Support for repeal of the new national healthcare plan has jumped to its highest level ever. A new Rasmussen Reports national telephone survey finds that 63 percent of U.S. voters now favor repeal of the plan congressional Democrats passed and President Obama signed into law in March.
Before today, weekly polling had shown support for repeal ranging from 54 percent to 58 percent. Just 32 percent oppose repeal, according to the survey of 1,000 likely voters taken May 22-23.
The new findings include 46 percent who strongly favor repeal of the healthcare bill and 25 percent who strongly oppose it.
While opposition to the bill has remained as consistent since its passage as it was beforehand, this marks the first time that support for repeal has climbed into the 60s. It will be interesting to see whether this marks a brief bounce or indicates a trend of growing opposition.
One-third of voters now believe the healthcare plan will be good for the country, down six points from a week ago and the lowest level of confidence in the plan to date. And 55 percent say it will be bad for the nation, while only 3 percent think it will have no impact.
The political class continues to be a strong supporter of the plan, however. Although 67 percent of mainstream voters believe the plan will be bad for America, 77 percent of the political class disagree and think it will be good.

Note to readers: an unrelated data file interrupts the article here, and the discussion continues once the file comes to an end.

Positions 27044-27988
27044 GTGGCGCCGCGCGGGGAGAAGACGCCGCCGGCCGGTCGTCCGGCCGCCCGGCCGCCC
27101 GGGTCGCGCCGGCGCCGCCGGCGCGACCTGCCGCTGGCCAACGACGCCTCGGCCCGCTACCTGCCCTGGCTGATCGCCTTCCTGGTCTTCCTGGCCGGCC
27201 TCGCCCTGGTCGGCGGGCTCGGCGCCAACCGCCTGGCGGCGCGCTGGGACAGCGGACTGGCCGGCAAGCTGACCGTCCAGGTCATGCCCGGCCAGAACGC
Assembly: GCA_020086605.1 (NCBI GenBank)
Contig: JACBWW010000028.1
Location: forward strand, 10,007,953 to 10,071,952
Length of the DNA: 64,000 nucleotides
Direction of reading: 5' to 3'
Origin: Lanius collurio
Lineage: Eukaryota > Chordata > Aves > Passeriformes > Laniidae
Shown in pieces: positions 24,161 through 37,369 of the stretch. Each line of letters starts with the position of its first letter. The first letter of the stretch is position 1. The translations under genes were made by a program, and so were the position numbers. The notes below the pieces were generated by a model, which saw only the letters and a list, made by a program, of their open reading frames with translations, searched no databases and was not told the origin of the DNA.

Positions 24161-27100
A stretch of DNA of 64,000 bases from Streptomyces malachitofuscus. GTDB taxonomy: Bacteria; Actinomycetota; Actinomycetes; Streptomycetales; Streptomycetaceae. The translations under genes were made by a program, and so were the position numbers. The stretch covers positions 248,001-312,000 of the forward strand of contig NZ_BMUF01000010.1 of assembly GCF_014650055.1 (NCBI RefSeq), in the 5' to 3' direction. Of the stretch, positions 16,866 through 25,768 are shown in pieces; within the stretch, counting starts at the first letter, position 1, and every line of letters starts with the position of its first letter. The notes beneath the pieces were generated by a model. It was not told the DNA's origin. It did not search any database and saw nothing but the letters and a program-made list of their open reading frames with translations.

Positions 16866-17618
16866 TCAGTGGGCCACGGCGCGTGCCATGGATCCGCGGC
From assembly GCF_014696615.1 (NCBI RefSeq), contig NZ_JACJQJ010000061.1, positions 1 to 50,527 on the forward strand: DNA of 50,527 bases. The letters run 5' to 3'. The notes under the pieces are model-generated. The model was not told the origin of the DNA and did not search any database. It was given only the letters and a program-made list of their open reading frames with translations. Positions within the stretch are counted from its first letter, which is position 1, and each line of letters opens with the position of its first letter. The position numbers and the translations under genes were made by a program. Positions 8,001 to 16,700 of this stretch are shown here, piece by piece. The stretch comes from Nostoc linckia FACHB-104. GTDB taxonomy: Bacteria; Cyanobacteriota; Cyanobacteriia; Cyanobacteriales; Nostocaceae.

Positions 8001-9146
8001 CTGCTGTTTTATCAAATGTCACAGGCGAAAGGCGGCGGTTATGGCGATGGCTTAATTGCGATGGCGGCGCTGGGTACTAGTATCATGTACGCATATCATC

Almost two-thirds of all voters expect the healthcare plan to increase the federal deficit. Just 12 percent expect the bill to push the deficit down, while 13 percent say it will have no impact.
As for healthcare quality, 55 percent say the plan will make it worse, 20 percent expect it to improve the quality of healthcare, and 18 percent think quality will stay about the same.
Cost-wise, 55 percent also expect the healthcare plan to increase healthcare expenses rather than achieve its stated goal of decreasing them. Only 18 percent believe healthcare costs will indeed go down because of the plan’s passage. Another 16 percent expect costs to stay about the same.
Male voters remain more critical of the healthcare plan than female voters.
While sizable majorities of Republicans and voters not affiliated with either major party continue to favor repeal of the plan, most Democrats remain supportive.
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